Playing Merlin: Authorship from Geoffrey of Monmouth to Neomedievalisms
By Keith Russo
PhD Dissertation, Western Michigan University, 2019
Abstract: The twenty-first century is the age of new media for old stories. Just as film, television, and print have adapted medieval literature into movies like Excalibur and Monty Python and the Holy Grail, video games have produced new versions of Arthurian tales whose mysterious origins blur the distinction between history and myth. Many academics are concerned with the authenticity of the various representations of the Middle Ages and the “historical” Arthur and Merlin and label any post-medieval adaptation as an “anachronistic” medievalism.
However, electronic texts have provided a different focus: studying the multiplicity of rewritings of those names through the many different texts, genres, and media. The discourse of the innumerable different versions for the last millennium can be deemed as “playing” with the texts, according to Jean-François Lyotard’s game theory. Not only should this thread of study be acknowledged but encouraged. The reinvention of an older story into a new form is the essence of medieval literary authorship: borrowing from one’s sources to innovate a fresh version of the established story. Just as modern writers of every genre have adapted the most famous medieval characters, medieval writers played with their sources to produce their own myths.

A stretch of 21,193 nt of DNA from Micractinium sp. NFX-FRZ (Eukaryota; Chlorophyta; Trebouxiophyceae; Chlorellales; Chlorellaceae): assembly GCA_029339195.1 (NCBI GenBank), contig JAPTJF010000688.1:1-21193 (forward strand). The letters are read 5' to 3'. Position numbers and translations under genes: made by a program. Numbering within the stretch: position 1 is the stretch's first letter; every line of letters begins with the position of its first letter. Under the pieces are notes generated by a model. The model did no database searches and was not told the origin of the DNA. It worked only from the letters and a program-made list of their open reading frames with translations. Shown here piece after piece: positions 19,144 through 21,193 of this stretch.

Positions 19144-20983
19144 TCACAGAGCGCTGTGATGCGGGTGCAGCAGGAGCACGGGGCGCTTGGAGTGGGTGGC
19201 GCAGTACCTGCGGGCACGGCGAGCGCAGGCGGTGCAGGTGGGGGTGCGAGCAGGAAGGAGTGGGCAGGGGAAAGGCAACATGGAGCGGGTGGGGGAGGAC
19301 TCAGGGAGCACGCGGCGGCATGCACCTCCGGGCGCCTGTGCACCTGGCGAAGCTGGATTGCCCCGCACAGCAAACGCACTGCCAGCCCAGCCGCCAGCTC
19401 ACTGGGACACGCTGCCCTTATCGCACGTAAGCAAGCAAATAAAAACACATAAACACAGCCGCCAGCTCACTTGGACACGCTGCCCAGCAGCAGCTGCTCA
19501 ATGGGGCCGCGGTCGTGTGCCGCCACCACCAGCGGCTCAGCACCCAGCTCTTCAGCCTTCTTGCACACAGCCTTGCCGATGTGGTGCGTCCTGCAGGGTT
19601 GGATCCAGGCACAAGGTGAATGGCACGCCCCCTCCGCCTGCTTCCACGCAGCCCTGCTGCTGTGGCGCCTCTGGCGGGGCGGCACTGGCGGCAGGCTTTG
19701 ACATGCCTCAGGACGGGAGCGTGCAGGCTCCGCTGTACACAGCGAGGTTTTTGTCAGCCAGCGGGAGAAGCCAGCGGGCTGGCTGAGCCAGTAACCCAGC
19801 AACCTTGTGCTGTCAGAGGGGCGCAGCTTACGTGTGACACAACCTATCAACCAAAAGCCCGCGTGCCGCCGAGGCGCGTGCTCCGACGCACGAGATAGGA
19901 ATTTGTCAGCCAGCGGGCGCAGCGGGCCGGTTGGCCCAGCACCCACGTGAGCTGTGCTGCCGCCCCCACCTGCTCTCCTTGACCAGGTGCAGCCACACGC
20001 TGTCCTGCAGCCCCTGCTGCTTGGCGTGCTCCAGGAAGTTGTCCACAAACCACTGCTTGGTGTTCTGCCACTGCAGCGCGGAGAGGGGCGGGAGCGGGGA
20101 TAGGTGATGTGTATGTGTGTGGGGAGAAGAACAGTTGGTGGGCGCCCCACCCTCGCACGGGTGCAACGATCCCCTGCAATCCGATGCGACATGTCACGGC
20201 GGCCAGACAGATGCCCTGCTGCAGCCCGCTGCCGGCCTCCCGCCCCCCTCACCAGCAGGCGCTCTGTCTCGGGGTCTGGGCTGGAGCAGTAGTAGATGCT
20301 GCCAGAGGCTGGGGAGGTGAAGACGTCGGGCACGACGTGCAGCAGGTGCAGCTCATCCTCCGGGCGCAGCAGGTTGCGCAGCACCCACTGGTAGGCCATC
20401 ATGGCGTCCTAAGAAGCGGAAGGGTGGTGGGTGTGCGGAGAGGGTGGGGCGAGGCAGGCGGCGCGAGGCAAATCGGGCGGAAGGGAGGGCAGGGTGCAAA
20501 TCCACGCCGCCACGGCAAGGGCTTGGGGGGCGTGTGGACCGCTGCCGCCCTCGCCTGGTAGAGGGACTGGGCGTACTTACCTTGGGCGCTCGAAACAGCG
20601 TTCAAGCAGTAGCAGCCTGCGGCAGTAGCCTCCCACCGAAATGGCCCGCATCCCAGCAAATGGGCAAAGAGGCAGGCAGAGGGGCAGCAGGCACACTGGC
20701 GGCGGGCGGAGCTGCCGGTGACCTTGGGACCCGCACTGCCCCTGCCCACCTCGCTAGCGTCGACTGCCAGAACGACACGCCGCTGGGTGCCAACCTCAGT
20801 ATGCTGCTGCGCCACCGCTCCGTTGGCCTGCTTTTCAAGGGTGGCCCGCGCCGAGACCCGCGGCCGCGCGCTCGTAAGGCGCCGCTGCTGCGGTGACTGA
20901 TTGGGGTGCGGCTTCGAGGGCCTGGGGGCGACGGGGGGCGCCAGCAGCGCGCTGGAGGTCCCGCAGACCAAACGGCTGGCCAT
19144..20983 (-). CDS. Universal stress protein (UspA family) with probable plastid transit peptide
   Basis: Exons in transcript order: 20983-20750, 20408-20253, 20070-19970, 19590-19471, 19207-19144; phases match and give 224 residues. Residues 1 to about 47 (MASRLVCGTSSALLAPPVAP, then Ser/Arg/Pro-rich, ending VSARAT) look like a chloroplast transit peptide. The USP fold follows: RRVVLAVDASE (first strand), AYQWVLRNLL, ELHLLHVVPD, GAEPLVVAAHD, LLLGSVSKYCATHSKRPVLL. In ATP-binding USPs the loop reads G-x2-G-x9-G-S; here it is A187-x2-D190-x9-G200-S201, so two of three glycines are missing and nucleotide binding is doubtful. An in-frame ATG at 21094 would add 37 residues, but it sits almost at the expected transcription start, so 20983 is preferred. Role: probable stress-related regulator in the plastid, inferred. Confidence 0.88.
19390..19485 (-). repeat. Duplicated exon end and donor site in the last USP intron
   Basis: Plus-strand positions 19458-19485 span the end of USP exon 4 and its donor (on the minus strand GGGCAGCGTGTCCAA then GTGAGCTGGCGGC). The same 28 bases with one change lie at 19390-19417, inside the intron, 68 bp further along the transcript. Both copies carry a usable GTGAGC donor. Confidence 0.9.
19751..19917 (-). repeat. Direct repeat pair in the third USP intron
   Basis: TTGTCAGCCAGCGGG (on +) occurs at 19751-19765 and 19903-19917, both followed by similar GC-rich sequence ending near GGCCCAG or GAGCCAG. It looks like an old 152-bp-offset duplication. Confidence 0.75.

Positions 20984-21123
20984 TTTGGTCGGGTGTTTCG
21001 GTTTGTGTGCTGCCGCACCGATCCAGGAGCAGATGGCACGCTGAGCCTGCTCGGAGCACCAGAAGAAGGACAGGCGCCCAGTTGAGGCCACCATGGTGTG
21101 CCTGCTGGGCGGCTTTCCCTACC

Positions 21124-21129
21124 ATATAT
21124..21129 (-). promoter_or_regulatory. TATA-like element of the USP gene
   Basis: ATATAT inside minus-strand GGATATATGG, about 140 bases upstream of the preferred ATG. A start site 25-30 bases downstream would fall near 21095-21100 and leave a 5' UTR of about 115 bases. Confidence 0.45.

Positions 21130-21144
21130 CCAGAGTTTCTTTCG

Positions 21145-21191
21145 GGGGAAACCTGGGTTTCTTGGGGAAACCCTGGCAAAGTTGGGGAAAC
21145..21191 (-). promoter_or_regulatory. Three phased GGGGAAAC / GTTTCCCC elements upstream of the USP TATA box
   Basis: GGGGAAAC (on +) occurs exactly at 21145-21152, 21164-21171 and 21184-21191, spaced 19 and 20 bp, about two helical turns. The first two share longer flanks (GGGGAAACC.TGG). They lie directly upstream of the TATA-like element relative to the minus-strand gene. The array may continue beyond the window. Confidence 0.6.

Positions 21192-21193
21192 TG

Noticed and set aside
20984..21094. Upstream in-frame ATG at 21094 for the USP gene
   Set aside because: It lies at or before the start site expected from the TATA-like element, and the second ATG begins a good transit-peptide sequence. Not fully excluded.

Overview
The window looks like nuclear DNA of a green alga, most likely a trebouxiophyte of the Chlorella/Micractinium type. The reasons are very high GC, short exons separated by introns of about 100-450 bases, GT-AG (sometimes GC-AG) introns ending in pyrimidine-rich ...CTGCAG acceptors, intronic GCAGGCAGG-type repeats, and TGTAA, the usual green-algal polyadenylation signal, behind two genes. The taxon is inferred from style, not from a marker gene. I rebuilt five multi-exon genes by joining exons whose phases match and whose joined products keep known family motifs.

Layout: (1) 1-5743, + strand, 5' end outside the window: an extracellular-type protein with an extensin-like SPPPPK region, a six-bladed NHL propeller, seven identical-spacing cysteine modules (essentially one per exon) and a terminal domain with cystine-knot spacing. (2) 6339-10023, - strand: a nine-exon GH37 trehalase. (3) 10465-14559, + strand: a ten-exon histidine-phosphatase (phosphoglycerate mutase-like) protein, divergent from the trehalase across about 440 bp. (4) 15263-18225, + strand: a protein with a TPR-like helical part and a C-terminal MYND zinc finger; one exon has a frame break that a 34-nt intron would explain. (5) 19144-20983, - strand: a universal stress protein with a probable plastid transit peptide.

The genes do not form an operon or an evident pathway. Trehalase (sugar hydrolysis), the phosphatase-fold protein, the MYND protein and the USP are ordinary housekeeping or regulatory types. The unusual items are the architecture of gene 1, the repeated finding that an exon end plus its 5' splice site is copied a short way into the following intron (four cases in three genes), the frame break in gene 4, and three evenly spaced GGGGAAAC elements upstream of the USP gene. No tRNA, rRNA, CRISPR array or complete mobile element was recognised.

Interestingly, the writers of each new version of the Arthurian legend have chosen Merlin as their avatar: he functions in each text as historian, author, and prophet. Merlin embodies the author’s struggle between myth and history, the relationship among the past, present, and future, and the process of reinventing old stories for the modern moment’s needs. Just as a player uses digital representation to interact with a game, popular and academic Arthurian authors have always been playing as Merlin. Beginning with Geoffrey of Monmouth’s three works, The Historia Regum Britanniae, Prophetiae Merlini, and the Vita Merlini, and continuing through medieval texts, like the Roman de Brut, the Prose Merlin, and the Morte Darthur, this study demonstrates that there was never an authentic Merlin, but rather a series of representations of fables that masquerade as history. The final chapter explores medievalism(s) of print, film, and game to demonstrate that the way in which those technologies reinvent Merlin and Arthur’s kingdom are similar to their medieval authors’ negotiations of authority and innovation.